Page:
Ten teachers attended our professional development day today. Seven also presented! Interestingly, all but two were from the upper school, atypical for our professional development activities. We followed a model in which teachers did all the presenting and led the group discussion, which led to an energizing day that focused squarely on teacher interests. Here is a summary of content covered.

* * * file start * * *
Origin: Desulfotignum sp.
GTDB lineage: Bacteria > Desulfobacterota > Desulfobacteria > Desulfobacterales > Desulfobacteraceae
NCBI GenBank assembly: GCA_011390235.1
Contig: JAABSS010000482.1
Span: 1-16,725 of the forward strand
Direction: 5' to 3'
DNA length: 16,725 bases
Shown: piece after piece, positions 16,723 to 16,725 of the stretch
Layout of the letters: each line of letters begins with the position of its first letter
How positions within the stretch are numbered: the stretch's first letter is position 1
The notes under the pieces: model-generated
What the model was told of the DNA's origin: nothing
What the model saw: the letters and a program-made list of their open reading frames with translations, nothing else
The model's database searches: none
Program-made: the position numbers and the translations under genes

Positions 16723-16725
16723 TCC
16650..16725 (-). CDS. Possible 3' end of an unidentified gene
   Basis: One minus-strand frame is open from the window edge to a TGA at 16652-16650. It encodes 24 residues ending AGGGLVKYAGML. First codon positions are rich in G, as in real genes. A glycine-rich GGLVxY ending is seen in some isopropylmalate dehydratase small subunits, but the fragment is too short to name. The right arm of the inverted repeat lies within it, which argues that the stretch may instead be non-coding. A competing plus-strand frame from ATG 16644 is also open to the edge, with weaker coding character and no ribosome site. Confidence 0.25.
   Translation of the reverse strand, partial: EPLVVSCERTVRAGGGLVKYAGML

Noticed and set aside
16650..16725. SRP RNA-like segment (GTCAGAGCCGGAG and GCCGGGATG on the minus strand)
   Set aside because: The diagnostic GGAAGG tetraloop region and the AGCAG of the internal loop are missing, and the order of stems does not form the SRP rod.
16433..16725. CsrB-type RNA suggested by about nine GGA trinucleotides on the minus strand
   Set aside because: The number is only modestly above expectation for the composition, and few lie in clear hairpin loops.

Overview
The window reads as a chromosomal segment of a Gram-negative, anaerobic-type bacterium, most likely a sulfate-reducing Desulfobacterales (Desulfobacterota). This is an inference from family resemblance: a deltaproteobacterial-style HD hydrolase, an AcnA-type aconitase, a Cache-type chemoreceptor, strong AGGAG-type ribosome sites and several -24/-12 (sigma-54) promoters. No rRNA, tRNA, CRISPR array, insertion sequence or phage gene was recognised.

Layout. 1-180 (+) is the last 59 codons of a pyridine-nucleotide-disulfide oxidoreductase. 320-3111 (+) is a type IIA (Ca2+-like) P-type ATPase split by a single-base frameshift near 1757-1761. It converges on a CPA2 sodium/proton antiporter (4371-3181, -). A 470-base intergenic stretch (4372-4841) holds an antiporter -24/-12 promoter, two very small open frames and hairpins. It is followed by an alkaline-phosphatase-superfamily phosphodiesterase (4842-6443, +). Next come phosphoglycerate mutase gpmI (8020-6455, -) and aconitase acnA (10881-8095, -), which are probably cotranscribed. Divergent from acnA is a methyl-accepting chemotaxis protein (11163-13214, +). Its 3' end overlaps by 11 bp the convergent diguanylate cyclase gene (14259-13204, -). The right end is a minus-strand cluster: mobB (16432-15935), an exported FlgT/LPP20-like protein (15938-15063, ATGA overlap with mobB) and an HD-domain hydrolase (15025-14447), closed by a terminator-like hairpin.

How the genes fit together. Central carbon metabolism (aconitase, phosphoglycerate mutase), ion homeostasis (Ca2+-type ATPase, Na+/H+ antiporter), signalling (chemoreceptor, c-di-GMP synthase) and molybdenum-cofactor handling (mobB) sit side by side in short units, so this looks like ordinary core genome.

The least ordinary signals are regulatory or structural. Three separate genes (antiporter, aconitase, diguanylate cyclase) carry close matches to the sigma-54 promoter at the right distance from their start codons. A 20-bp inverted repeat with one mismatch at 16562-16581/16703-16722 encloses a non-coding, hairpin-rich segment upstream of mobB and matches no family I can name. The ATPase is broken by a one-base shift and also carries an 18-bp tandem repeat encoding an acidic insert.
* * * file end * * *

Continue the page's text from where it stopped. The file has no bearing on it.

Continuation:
Ginia shared the sophomore English Moodle site, which is organized by type of assignment (tests, recitations, essays, etc.) instead of unit or week. Forum is more useful than chat for “decentered discussion.” Encourages different voices to speak in the class. Art reported that education research in modern language acquisition has found that success in written, online discourse has transferred to oral participation in class. Teachers differed on how firmly they held students to proper writing form, though people agreed on the desire to do so. The best tools allow one to print a single document from the discussion of the day. English teachers use the forum tool to set up a space where students may post essay drafts and other students may post replies and response papers. It can be difficult to compare three drafts of an essay posted to Moodle. Ginia reflected that students don’t automatically think to check the website for course information. They appear to be more mindful of paper. Lisa and Daisy speculated that upcoming students will be more automatic about this due to online experiences in the younger grades.